As we’ve written before, Netflix isn’t exactly known for a robust catalogue of quality anime features to choose from. Since our roundup list last September, the streaming service’s selection has only marginally improved in some respects, rotating out a handful of forgettable titles with a few films that could charitably be called improvements. The most noteworthy of Netflix’s recent acquisitions, however, is Gantz: O, making its first appearance on the streaming service following its English language debut at the Tokyo International Film Festival late last year.
Based off of Hiroya Oku’s cult sci-fi action manga, Gantz: O follows a group of recently deceased people who have been seemingly resurrected by a mysterious black orb that charges them with the task of exterminating a host of shape-shifting aliens marauding across the island of Japan. Adapted from the series’ midpoint chapter, the film follows Masaru Katou, a selfless and well-intentioned high schooler who is brought back to life by the eponymous “Gantz” after being stabbed to death in a freak subway attack. What starts out as an inexplicable tragedy quickly transforms into what in all honesty could be described as a hyper-violent game of BDSM-themed laser tag with super powers, with Masaru soon swiftly recruited by the sphere’s meek roster of human chess pieces before being whisked away to downtown Osaka to murder a horde of Japanese demons.
The plot, and by extension its core cast of characters, is negligible, with Gantz: O’s focus firmly fixated on the dizzying if shallow spectacle of its action sequences (of which there are many) and the scrupulous fidelity of its 3D animation. The english dub is serviceable if often incongruent with the original Japanese voice acting, while the film’s stilted script at times yields a few choice lines of deliciously campy dialogue, such as in the case of the character of Hachiro Oka boasting that he was on his high school’s ping pong team before proceeding to bludgeon an alien into submission with a pair of oversized rock ’em sock ’em gauntlets, as if the former had any relationship to the latter. Oku’s creature designs thrive through the film’s aesthetic, with grotesque ghouls, goblins and oddities stampeding across the screen before being atomized into a shallow pool of blood and giblets. At one point a gigantic neon-highlighted mecha brandishing a retractable katana duels with a massive minotaur crossed with a tarantula. Gantz: O has all the sophomoric drama and improvisational complexity of a child indiscriminately smashing action figures together while watching Saturday morning cartoons. But damn if it isn’t cool to look at sometimes!
Some critics, chief among them writer Karen Jiang through her incisive review for Variety, have taken aim at Gantz: O for what can be described as the film’s sexually reductionist and socially regressive depiction of its female characters. While fans of the series have for the most part met these criticisms with expressions of disdain, such reactions do little to discredit the validity of Jiang’s arguments. Anime enthusiasts, some though not all, have a tendency to view their favorite franchises through a rose-tinted lens of selective insularity, treating films and series as though they are islands in vast sea of media separate and whole unto themselves. In Japan, manga and anime are unique in that they are categorized primarily by their intended demographic as opposed to their genre. In the case of Gantz that demographic is seinen, which translates to the Japanese equivalent of “youth.” Unlike anime such as Dragon Ball or One Piece which aimed at young boys (i.e., shonen), seinen is targeted towards adolescents, playing to the all the aesthetic gratifications and priorities implied by that unique period of hormonal chaos. Put simply: blood, breasts, and big ol’ explosions, all of which Gantz: O has in abundance, particularly in the case of a downright freudian monstrosity comprised entirely of naked flesh-fused female bodies with a habit for devouring men whole. Gantz: O knows exactly who its audience is, and as such the film’s broader appeal outside its target demographic lives and dies squarely within the stunted scope of those initial ambitions.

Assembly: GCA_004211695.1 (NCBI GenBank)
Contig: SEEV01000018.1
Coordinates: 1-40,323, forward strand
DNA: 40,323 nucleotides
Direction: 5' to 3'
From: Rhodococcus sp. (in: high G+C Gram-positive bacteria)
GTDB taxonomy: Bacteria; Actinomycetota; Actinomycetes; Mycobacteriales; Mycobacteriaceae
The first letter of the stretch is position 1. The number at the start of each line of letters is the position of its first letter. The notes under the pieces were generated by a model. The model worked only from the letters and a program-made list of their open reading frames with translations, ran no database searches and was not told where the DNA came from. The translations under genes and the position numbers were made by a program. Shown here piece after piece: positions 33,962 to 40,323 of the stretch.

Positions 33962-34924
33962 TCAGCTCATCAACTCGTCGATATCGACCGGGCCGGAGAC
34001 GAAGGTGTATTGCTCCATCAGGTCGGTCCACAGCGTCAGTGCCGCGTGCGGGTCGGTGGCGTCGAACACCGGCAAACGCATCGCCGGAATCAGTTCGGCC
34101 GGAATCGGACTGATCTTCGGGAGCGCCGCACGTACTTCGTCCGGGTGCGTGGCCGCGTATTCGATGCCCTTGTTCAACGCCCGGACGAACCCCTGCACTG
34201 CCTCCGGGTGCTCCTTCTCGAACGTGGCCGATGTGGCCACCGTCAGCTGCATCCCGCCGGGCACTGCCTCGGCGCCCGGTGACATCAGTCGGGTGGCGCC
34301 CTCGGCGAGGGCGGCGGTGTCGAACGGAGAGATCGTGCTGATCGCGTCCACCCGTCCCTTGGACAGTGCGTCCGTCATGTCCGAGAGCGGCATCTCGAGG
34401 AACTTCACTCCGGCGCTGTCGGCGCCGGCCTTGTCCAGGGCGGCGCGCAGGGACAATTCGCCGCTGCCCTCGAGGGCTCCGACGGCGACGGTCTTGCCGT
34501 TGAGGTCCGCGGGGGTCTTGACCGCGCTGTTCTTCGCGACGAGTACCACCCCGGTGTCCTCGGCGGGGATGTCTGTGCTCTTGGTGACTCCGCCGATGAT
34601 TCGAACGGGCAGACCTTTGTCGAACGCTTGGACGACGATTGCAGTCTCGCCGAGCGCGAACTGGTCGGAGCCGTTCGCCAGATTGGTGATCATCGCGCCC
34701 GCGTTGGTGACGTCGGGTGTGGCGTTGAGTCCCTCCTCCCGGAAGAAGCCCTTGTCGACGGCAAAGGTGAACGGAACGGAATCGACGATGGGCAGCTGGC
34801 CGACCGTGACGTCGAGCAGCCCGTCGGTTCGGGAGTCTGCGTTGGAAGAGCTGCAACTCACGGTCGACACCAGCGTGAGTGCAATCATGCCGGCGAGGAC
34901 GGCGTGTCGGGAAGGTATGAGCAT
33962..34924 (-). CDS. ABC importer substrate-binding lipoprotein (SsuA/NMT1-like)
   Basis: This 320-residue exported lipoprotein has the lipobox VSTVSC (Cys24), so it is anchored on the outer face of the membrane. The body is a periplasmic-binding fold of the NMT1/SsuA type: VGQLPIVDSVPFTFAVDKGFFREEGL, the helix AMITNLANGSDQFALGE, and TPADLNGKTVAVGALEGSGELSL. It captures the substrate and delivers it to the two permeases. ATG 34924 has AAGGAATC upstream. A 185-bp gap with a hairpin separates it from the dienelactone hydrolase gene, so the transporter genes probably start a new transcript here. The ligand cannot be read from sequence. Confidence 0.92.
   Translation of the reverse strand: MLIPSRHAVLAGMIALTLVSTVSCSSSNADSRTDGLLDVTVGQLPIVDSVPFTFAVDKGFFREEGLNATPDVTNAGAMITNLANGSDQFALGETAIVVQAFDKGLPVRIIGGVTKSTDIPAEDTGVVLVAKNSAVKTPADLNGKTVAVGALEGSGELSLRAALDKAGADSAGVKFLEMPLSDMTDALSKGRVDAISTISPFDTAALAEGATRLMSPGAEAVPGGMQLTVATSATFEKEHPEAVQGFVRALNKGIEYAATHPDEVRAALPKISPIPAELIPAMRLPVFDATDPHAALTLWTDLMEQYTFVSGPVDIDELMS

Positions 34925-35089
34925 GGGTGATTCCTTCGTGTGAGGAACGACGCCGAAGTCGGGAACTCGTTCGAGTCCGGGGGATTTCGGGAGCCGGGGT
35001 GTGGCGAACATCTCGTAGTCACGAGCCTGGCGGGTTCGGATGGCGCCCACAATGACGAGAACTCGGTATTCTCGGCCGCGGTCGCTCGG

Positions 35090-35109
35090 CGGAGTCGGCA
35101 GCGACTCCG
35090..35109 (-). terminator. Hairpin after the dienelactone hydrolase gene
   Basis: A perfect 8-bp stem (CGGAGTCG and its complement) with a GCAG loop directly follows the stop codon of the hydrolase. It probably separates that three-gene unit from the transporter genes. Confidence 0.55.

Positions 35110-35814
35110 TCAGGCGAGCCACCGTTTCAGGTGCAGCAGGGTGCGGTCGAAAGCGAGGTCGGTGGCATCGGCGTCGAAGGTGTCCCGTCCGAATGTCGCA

Further note, out of the film’s broad yet anonymous cast of characters, only two are women. That’s not to imply that the quantity of representation equates to the quality in how those are represented, but in the case of Gantz: O the quality of those depictions is particularly damning. The first, Reika Shimohira, is a quiet and demure model who exists perpetually on the peripheral edge of the action shouting screams of sideline encouragement and fear at the male protagonist’s debasement, and Anzu Yamazaki, a young woman who hovers incessantly at Masaru’s side and can be aptly described as equal parts shrill, clingy and remorselessly callous. The two do get to have their own firm yet fleeting moments in the spotlight during the climax of the final battle, but it’s always in support of another character’s fight, namely Masaru’s. Fidelity to source material aside, it would’ve been nice to see these characters fleshed out as something a little more than buxom damsels waiting to be rescued. Or perhaps, that’s in the manga?
All of which is to say that Gantz: O is a problematic movie, though not an entirely unenjoyable one. It’s about as rudimentary and action-driven as its source material, acting as a solid litmus test for whether audiences new to the franchise should branch out to explore the series’ other incarnations in search of answers to the many questions they will undoubtedly have by the film’s conclusion. It’s not the best, but respective to the rest of Netflix’s catalogue of offerings, it’s a welcome if tepid step in the right direction.
Toussaint Egan is a culturally omnivorous writer who has written for several publications such as Kill Screen, Playboy, Mental Floss, and Paste. Give him a shout on Twitter.